An Azle family wants to warn others after both their young boys were hospitalized with E. coli earlier this year.
"It's awful. You can't do anything but just sit there and watch your child hurt," said Emily Miller.
Miller's sons Brayden, 7, and Dylan, 5, were both diagnosed with an E. coli infection, and Dylan's case impacted his kidneys. Miller said he required dialysis, and he was hospitalized for 27 days, including several nights in the ICU.
"It's such a crazy thought that this could happen," Miller said.
She was surprised by the intensity of the illness, but also by where her boys may have come into contact with E. coli. She said doctors believe they were likely contaminated while the family was visiting a petting zoo.
"I wasn't aware that you could get it from animals and livestock," Miller said.
She took the boys to the petting zoo back in January, and four days later her oldest was in the hospital.
Both brothers are now doing well, though Dylan is still on blood pressure medicine due to the illness, Miller said.
The Centers for Disease Control says petting zoos do pose risks, as livestock can carry E. coli bacteria. The CDC's advice is to wash hands with soap and water immediately after being near animals, whether you touch them or not.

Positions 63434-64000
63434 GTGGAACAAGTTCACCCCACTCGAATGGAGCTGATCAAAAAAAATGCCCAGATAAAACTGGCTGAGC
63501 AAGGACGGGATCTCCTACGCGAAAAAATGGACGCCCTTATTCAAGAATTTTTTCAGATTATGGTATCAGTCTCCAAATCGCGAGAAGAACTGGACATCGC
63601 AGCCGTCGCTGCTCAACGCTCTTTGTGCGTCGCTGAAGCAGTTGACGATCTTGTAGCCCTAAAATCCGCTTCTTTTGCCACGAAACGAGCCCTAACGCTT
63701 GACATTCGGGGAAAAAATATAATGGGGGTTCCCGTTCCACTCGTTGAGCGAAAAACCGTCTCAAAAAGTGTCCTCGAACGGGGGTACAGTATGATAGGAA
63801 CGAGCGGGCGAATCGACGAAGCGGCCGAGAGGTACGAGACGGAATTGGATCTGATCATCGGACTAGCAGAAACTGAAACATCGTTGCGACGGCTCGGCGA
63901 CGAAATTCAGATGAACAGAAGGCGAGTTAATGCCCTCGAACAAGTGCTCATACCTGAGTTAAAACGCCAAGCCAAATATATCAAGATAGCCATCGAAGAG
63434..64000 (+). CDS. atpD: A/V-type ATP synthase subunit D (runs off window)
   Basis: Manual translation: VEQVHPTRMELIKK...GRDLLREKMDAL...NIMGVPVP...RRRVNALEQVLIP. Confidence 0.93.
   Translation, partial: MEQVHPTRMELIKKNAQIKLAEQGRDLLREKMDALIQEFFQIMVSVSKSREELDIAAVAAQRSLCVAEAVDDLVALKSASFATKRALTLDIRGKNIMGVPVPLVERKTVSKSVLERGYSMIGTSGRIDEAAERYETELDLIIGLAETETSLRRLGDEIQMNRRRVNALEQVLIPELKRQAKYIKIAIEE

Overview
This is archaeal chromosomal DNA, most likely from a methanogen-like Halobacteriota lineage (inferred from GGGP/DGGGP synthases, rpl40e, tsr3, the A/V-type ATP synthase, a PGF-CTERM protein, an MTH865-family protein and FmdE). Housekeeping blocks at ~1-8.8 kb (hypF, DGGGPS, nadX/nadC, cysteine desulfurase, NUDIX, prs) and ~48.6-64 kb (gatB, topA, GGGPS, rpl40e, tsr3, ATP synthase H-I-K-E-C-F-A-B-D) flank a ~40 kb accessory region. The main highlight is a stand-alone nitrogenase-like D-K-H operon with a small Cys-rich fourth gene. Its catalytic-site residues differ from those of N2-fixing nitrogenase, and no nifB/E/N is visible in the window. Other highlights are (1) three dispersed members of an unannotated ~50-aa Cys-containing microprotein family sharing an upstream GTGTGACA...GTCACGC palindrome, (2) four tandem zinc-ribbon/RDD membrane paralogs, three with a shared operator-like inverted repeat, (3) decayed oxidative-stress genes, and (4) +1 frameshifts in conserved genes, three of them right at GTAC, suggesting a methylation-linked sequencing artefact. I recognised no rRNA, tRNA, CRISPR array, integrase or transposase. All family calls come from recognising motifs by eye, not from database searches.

The CDC also says that soap and water is more effective than instant hand sanitizers, and if sanitizers are the only option, go ahead and use them but follow up with soap and water as soon as possible.
Miller had used hand sanitizer with her kids instead of washing after visiting the zoo back in January. Now, she says their petting zoo days are done.
"I won’t go to any more of them ever," she said. "But the best advice, if you absolutely have to go, is wash your hands with soap and water."
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